This fun riff on the infamous Tom Collins was developed by Jamie Boudreau at Canon in Seattle, and later published in his book of the same name. Boudreau notes that this drink is “equally at home in front of the fireplace or the patio” and even claims the drink is “much superior to the original Tom Collins”, which is pretty bold. We agree: the After All Imperial is a fabulous multi-season cocktail, though it is most comfortable during the holidays as a fruity, bright, and stone fruit championing bubbler. Boudreau calls it a bracing drink and he's correct; the high proof apple brandy is prominent here, giving the drink a brashness that nicely compliments the tartness of lemon and wine. The finish is a spectacular bouquet of fruit— easily the strongest asset of the drink. Serve this beverage during the daytime around winter tables as a seasonal alternative to a French 75 or Tom Collins.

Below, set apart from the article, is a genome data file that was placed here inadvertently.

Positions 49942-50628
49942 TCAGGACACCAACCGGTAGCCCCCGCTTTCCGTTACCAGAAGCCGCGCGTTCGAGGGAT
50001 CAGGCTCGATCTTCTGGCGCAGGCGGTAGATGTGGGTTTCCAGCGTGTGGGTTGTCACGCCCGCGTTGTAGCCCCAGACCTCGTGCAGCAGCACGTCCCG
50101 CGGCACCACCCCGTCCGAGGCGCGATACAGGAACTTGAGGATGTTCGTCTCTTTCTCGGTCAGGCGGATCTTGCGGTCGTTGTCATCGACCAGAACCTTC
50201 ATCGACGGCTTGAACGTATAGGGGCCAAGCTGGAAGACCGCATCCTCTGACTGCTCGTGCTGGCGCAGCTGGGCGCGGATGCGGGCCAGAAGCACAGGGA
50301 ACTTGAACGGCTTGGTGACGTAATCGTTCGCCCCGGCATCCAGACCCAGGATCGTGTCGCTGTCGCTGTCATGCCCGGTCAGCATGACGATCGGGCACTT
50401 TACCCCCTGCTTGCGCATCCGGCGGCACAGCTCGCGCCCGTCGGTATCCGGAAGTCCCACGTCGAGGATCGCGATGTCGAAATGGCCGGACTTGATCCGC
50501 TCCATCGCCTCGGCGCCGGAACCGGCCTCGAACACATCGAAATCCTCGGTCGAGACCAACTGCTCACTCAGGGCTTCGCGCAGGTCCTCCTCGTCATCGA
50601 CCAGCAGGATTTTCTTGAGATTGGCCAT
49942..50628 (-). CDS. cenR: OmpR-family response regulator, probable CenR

The original recipe requests Laird’s bonded apple brandy, and indeed it is the superior base here; the higher proof adds a fiery base and a degree of complexity that surpasses the straight-laced apple flavors in lower proof applejacks. A dry, fleshy calvados would work well also. We can see this drink working equally well with either apricot or peach, though we think apricot brandy has a nice seasonable bent. The drink can come out a bit sour at times, so make sure to sample before you serve. The original recipe suggests serving this in a traditional collins glass with a mint garnish. We took a few liberties and started serving the drink more like a French 75, which the recipe bears some resemblance to, and added in a rosemary garnish for an extra bit of seasonal flair. Either combination looks and tastes great, so go with your heart...or whatever is in your fridge.